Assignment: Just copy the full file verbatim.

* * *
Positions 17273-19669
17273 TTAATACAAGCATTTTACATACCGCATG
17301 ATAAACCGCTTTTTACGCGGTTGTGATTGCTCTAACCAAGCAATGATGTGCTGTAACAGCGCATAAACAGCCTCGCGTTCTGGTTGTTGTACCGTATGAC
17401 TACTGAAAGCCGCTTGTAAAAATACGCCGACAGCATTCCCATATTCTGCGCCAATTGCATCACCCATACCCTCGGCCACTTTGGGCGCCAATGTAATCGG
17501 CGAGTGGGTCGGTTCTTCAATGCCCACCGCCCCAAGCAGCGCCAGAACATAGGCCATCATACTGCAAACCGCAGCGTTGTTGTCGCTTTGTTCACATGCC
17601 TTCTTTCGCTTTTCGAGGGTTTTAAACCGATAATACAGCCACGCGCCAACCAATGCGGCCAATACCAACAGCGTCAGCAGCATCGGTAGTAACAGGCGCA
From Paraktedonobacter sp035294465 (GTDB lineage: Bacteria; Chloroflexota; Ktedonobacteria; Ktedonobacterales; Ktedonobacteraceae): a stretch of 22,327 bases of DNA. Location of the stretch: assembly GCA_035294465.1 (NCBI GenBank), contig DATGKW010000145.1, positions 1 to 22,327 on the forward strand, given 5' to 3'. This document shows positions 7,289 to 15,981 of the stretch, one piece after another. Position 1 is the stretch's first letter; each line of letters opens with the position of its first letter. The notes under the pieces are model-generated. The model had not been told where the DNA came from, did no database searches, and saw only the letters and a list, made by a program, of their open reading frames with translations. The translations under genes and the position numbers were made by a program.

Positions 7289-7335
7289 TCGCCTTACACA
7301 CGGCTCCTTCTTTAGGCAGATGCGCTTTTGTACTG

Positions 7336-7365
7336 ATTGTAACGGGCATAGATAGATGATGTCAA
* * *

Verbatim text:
Positions 17273-19669
17273 TTAATACAAGCATTTTACATACCGCATG
17301 ATAAACCGCTTTTTACGCGGTTGTGATTGCTCTAACCAAGCAATGATGTGCTGTAACAGCGCATAAACAGCCTCGCGTTCTGGTTGTTGTACCGTATGAC
17401 TACTGAAAGCCGCTTGTAAAAATACGCCGACAGCATTCCCATATTCTGCGCCAATTGCATCACCCATACCCTCGGCCACTTTGGGCGCCAATGTAATCGG
17501 CGAGTGGGTCGGTTCTTCAATGCCCACCGCCCCAAGCAGCGCCAGAACATAGGCCATCATACTGCAAACCGCAGCGTTGTTGTCGCTTTGTTCACATGCC
17601 TTCTTTCGCTTTTCGAGGGTTTTAAACCGATAATACAGCCACGCGCCAACCAATGCGGCCAATACCAACAGCGTCAGCAGCATCGGTAGTAACAGGCGCA
From Paraktedonobacter sp035294465 (GTDB lineage: Bacteria; Chloroflexota; Ktedonobacteria; Ktedonobacterales; Ktedonobacteraceae): a stretch of 22,327 bases of DNA. Location of the stretch: assembly GCA_035294465.1 (NCBI GenBank), contig DATGKW010000145.1, positions 1 to 22,327 on the forward strand, given 5' to 3'. This document shows positions 7,289 to 15,981 of the stretch, one piece after another. Position 1 is the stretch's first letter; each line of letters opens with the position of its first letter. The notes under the pieces are model-generated. The model had not been told where the DNA came from, did no database searches, and saw only the letters and a list, made by a program, of their open reading frames with translations. The translations under genes and the position numbers were made by a program.

Positions 7289-7335
7289 TCGCCTTACACA
7301 CGGCTCCTTCTTTAGGCAGATGCGCTTTTGTACTG

Positions 7336-7365
7336 ATTGTAACGGGCATAGATAGATGATGTCAA